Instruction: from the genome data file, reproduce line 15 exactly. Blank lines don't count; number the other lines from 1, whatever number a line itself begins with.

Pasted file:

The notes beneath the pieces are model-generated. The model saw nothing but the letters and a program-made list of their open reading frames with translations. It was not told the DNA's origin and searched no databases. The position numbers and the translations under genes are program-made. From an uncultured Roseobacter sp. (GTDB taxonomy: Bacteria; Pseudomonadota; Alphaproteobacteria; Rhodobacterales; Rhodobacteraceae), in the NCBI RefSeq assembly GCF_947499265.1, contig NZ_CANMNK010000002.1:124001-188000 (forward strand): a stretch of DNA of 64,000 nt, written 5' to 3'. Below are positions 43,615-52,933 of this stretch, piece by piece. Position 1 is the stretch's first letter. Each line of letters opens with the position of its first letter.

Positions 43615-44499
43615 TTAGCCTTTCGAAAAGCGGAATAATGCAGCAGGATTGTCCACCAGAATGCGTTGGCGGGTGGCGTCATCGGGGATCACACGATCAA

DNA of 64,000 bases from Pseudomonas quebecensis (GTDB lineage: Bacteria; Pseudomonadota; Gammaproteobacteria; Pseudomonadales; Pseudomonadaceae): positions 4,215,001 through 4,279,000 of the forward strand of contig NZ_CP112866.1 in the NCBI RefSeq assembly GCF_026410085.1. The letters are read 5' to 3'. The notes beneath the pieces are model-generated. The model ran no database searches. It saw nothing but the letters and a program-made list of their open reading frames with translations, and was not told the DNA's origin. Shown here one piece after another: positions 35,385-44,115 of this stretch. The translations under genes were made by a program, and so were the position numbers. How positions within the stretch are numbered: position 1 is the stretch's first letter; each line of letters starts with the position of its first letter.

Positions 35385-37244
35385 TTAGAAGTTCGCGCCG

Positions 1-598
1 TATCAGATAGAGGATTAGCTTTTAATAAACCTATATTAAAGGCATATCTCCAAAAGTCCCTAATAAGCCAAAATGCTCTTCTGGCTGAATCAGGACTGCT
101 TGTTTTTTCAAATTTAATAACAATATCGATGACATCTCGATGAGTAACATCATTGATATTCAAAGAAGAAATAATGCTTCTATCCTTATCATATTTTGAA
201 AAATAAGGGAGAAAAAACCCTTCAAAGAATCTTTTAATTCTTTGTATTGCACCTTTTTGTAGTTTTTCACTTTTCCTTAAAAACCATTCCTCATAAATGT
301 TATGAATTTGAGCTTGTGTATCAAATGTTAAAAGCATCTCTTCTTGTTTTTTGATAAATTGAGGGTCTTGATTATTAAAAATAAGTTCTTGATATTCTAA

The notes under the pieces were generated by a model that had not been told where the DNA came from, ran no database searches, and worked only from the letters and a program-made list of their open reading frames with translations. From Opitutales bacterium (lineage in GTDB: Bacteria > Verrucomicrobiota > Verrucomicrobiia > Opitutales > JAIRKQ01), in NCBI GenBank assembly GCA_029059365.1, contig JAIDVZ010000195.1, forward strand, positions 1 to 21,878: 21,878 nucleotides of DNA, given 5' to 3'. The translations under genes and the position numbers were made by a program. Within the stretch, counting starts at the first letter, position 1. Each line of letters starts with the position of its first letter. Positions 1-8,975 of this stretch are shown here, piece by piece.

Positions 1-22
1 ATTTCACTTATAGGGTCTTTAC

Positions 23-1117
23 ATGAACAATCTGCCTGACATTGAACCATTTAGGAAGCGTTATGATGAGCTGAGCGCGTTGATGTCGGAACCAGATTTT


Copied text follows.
Positions 23-1117